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Majority of party leaders back plan to beef up police force

Most party chairs backed boosting police ranks to 7,850 from its current level of 7,200.

Finland now has some 7,200 police officers. Image: Tiina Jutila / Yle
Yle News

A majority of leaders of parties in Parliament said they support boosting the number of police in Finland by around 650 in the near future, according to an Yle security policy survey.

Yle asked political party chairs whether or not police resources should rise to 7,850 as the National Police Board has recommended to match the strength of the force at the beginning of 2010. Finland currently has roughly 7,200 police in the force.

Centre Party chair Prime Minister Juha Sipilä said in the survey that the force should be boosted to 7,850 by 2023. He noted that in many municipalities, police take too long to respond to emergencies.

Social Democratic Party deputy chair Sanna Marin said that a key plank of the incoming administration (after elections in April) should be to consistently increase the number of officers in police ranks. She added that the public should be able to trust that they can get help when they need it.

Finance Minister and National Coalition Party chair Petteri Orpo remained on the fence on the issue of beefing up the force. Orpo said that his party is committed to at least preserving the current number of police officers and ensuring that they can serve the entire country. The Interior Ministry under NCP MP Kai Mykkänen is currently evaluating the number of personnel required to best discharge police duties.

Police union: One in ten calls neglected

Chair of the police union SPJL Jonne Rinne said that in addition to their opinions on staffing, he wants to see concrete action from political decision-makers. Supplementing police numbers to 7,850 is a good start, he noted.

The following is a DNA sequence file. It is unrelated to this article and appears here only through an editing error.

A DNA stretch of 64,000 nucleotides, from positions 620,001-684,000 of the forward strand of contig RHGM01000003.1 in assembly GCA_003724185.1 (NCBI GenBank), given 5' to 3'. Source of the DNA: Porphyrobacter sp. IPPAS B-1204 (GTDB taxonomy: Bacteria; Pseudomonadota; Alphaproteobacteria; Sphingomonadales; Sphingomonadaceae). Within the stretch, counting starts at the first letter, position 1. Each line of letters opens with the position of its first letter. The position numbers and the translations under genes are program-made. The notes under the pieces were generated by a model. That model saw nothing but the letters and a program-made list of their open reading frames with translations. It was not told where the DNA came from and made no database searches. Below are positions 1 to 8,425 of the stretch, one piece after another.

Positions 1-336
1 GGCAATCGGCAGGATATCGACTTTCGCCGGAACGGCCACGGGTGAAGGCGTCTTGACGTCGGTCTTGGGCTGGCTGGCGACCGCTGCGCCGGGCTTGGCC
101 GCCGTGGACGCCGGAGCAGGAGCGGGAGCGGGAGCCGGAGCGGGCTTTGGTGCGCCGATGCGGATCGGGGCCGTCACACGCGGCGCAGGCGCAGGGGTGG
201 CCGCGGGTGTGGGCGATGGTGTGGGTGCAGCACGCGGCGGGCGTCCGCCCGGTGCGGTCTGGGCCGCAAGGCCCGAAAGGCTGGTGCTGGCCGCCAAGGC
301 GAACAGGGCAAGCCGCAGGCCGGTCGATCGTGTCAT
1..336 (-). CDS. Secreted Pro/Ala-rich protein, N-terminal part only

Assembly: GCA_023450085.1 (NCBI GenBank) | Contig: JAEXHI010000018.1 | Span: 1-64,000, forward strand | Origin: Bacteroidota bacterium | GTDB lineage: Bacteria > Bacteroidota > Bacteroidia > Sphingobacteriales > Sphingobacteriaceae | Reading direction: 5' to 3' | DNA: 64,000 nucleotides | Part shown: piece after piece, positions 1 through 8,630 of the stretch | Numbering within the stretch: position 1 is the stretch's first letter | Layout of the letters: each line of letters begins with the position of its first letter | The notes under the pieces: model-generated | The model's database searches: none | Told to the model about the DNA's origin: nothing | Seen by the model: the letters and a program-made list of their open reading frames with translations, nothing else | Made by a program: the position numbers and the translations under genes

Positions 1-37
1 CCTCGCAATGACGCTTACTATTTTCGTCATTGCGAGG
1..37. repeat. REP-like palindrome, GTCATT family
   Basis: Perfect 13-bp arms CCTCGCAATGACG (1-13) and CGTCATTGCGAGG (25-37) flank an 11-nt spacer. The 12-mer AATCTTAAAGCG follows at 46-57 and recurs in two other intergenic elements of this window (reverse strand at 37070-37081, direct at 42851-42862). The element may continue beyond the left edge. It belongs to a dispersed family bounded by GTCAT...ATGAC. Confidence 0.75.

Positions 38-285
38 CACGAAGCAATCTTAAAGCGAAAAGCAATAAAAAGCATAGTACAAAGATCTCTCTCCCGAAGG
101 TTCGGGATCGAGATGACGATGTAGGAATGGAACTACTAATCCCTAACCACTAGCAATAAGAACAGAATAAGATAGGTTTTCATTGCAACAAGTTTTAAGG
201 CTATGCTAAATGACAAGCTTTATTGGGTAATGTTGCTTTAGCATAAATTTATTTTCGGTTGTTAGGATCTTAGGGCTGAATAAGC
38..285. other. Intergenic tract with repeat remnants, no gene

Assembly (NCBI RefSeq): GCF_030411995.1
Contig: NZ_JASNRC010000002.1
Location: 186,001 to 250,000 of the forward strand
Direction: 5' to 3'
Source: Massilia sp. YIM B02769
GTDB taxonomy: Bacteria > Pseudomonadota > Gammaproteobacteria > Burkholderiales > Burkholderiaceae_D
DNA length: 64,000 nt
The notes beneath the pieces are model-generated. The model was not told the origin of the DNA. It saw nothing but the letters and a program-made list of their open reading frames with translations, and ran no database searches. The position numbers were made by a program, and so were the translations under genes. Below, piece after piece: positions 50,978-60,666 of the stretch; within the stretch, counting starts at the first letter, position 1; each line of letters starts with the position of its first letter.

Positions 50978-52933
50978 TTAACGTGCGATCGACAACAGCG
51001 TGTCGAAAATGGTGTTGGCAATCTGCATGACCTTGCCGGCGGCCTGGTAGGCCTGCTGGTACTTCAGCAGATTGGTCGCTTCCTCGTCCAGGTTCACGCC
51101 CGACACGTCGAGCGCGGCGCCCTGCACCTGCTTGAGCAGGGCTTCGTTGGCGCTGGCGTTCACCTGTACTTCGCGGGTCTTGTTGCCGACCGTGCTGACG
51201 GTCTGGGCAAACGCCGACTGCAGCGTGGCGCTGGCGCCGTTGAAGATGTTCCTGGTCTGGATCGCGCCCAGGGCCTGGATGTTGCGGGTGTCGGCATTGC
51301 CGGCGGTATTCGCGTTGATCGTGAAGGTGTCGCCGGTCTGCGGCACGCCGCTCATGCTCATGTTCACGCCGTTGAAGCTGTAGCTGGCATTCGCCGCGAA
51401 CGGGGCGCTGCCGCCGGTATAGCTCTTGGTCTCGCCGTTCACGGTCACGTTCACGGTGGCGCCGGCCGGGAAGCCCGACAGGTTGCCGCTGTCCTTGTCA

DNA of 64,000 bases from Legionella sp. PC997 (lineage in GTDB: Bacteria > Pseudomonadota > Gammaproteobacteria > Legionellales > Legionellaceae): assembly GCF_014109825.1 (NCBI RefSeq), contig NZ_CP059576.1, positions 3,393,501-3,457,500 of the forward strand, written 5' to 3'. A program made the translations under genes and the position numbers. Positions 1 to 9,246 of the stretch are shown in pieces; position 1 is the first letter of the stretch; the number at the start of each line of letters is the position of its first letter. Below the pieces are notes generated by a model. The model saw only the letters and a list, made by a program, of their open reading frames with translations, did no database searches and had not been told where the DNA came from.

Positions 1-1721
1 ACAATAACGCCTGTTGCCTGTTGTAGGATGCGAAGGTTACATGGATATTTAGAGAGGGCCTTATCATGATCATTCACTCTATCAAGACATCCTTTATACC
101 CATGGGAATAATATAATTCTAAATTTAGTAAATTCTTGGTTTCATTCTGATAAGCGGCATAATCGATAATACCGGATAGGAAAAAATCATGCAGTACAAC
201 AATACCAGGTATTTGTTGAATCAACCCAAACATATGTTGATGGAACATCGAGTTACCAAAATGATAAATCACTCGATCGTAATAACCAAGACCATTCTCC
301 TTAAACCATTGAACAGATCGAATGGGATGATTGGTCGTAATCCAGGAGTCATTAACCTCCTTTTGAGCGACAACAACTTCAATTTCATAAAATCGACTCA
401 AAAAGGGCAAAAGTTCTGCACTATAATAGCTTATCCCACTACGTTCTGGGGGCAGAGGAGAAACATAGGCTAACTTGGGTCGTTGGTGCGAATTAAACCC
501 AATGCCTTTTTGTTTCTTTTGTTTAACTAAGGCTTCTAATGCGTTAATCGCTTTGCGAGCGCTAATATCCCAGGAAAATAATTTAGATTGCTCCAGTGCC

"The police force has been depleted during the last decade. In that sense this is certainly a positive message. But I hope that in addition to opinions this would lead to concrete measures," he commented.

Rinne said that he believed that recent reporting on suspected sexual offences against children may have prompted leaders to see the need to increase police resources.

"Police alone won’t solve every problem, but society must find the means to address these matters and resolves them. Police need to have sufficient resources to safeguard the public’s right to legal protection in such unfortunate circumstances," Rinne noted.

The union leader said that it is unacceptable that police do not have adequate resources to respond to calls, something that shows in the field as well as in investigative work.

"In practice, one in ten calls is neglected. I consider this a rather large number. When people are in need they turn to the police. Police must then inform them that unfortunately we cannot respond to this emergency call," he continued.

Police will see an easing of the personnel crunch this year, since 150 more trainees than the previous year will graduate from the Police College Academy. Officials had previously increased the number of study places to prevent a further shrinking of the force.

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